But to move limbs with any real precision, the brain also requires tactile feedback. Miguel Nicolelis, a biomedical engineer at Duke University, has now demonstrated that brain-machine interfaces can simultaneously control motion and relay a sense of touch—at least in virtual reality.
For the experiment, Nicolelis's team inserted electrodes in two brain areas in monkeys: the motor cortex, which controls movement, and the nearby somatosensory cortex, which interprets touch signals from the outside world. Then the monkeys played a computer game in which they controlled a virtual arm—first by using a joystick and eventually by simply imagining the movement. The arm could touch three identical-looking gray circles. But each circle had a different virtual "texture" that sent a distinct electrical pattern to the monkeys' somatosensory cortex. The monkeys learned to select the texture that produced a treat, proving that the implant was both sending and receiving neural messages.
This year, a study in Brazil will test the ability of 10 to 20 patients with spinal cord injuries to control an exoskeleton using the implant. Nicolelis, an ardent fan of Brazilian soccer, has set a strict timetable for his team: A nonprofit consortium he created, the Walk Again Project, plans to outfit a paraplegic man with a robotic exoskeleton and take him to the 2014 World Cup in São Paulo, where he will deliver the opening kick.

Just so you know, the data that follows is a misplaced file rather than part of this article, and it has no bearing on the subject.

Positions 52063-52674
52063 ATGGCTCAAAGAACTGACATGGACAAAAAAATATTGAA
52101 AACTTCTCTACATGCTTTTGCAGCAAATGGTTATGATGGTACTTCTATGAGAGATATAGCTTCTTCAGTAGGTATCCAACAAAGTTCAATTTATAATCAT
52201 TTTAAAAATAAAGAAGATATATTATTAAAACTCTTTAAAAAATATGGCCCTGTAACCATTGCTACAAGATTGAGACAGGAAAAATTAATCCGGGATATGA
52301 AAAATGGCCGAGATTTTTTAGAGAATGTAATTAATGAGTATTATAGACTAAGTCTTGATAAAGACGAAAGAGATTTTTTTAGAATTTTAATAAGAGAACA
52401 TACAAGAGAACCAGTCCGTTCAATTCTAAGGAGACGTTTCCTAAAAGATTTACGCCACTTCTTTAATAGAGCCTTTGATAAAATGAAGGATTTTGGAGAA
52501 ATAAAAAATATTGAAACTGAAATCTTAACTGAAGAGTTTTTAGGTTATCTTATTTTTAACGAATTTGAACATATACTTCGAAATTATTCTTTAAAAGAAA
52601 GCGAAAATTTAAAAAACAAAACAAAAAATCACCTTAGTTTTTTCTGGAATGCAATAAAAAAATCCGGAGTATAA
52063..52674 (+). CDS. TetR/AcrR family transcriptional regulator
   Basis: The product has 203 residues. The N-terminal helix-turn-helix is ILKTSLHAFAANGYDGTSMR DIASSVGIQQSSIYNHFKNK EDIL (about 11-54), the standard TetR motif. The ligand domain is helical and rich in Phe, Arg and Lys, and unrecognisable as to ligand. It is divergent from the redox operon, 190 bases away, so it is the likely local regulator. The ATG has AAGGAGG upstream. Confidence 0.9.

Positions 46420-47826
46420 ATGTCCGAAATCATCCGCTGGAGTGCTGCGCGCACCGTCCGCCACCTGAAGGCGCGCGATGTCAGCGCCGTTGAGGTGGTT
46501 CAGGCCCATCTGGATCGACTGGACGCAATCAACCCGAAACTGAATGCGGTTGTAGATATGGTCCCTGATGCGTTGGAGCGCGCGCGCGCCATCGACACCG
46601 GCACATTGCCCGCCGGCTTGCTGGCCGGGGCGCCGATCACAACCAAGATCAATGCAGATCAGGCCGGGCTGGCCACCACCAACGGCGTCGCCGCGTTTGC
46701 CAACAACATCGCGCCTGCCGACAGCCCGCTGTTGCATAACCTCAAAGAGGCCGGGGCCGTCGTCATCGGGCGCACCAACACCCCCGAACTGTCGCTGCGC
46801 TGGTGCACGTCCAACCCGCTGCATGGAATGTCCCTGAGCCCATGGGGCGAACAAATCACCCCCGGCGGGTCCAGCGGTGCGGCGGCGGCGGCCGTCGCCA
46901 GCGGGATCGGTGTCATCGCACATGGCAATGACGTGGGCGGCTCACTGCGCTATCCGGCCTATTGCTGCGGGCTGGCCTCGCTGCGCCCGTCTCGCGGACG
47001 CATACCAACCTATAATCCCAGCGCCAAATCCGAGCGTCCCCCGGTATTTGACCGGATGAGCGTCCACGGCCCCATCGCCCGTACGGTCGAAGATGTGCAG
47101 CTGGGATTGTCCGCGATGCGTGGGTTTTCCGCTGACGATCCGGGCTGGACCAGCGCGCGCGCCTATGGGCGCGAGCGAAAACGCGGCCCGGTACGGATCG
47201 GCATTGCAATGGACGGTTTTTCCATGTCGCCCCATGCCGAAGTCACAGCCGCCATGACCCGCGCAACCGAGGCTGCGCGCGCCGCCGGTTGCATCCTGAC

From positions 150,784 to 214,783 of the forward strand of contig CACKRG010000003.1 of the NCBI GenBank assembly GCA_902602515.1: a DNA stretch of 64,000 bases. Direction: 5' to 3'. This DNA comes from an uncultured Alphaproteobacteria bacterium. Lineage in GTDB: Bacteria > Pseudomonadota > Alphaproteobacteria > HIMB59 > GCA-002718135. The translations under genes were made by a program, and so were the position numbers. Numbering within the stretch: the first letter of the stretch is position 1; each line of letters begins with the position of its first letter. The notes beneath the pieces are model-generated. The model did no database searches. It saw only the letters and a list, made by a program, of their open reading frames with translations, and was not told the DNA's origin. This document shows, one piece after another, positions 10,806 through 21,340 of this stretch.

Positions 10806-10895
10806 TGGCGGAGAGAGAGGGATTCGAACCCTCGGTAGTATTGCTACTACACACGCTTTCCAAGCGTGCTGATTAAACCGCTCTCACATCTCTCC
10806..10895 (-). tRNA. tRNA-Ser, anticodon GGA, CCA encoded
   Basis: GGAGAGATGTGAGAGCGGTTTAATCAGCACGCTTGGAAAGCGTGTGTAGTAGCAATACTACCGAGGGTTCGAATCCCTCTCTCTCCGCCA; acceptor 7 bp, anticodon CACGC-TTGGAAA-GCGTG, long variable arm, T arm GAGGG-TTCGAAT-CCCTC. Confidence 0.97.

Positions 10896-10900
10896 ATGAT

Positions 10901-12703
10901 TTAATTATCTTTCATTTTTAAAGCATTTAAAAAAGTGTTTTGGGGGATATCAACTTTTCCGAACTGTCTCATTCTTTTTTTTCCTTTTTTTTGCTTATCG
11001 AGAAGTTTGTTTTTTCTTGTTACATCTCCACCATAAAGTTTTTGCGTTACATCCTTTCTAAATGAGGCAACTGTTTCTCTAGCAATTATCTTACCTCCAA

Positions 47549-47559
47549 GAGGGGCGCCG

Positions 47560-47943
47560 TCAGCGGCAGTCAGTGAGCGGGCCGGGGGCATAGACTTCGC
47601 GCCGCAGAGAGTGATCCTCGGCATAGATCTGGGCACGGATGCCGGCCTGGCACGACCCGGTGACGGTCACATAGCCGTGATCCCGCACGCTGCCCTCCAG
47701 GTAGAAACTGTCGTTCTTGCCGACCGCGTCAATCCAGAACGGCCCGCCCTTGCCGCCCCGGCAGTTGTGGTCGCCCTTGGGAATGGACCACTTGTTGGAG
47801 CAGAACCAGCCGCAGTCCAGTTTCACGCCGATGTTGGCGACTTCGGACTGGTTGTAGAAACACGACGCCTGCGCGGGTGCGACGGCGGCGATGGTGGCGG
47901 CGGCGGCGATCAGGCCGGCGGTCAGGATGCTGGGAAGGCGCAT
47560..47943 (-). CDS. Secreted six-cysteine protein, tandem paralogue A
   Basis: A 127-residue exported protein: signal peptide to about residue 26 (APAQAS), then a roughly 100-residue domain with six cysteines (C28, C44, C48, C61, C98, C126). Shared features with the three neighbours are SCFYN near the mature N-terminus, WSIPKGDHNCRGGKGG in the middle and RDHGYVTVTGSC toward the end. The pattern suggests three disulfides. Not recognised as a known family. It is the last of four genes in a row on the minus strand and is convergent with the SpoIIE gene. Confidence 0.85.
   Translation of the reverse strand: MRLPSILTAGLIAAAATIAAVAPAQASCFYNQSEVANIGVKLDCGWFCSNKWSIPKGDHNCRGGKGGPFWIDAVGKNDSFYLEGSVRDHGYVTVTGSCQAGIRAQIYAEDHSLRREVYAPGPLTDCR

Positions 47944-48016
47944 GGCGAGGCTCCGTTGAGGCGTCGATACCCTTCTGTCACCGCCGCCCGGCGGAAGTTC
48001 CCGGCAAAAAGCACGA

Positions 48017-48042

Stem cells repair a damaged auditory nerve, improving hearing
Over the past 25 years, more than 30,000 people with hearing loss have received an electronic implant that replaces the cochlea, the snail-shaped organ in the inner ear whose cells transform sound waves into electrical signals. The device acts as a microphone, picking up sounds from the environment and transmitting them to the auditory nerve, which carries them on to the brain.
But a cochlear implant won't help the 10 percent of people whose profound hearing loss is caused by damage to the auditory nerve. Fortunately for this group, a team of British scientists has found a way to restore that nerve using stem cells.
The researchers exposed human embryonic stem cells to growth factors, substances that cause them to differentiate into the precursors of auditory neurons. Then they injected some 50,000 of these cells into the cochleas of gerbils whose auditory nerves had been damaged. (Gerbils are often used as models of deafness because their range of hearing is similar to that of people.) Three months after the transplant, about one third of the original number of auditory neurons had been restored; some appeared to form projections that connected to the brain stem. The animals' hearing improved, on average, by 46 percent.
It will be years before the technique is tested in humans. Once it is, researchers say, it has the potential to help not only those with nerve damage but also people with more widespread impairment whose auditory nerve must be repaired in order to receive a cochlear implant.
This article originally appeared in the March 2013 issue of the magazine.
Andrew p. Meyers
I hope they make this for ADD because this will save my life in that case of not being able to ever have any negative afflictions with others or distraction problems.
I missed the March 2013 issue, anyone have one to sell?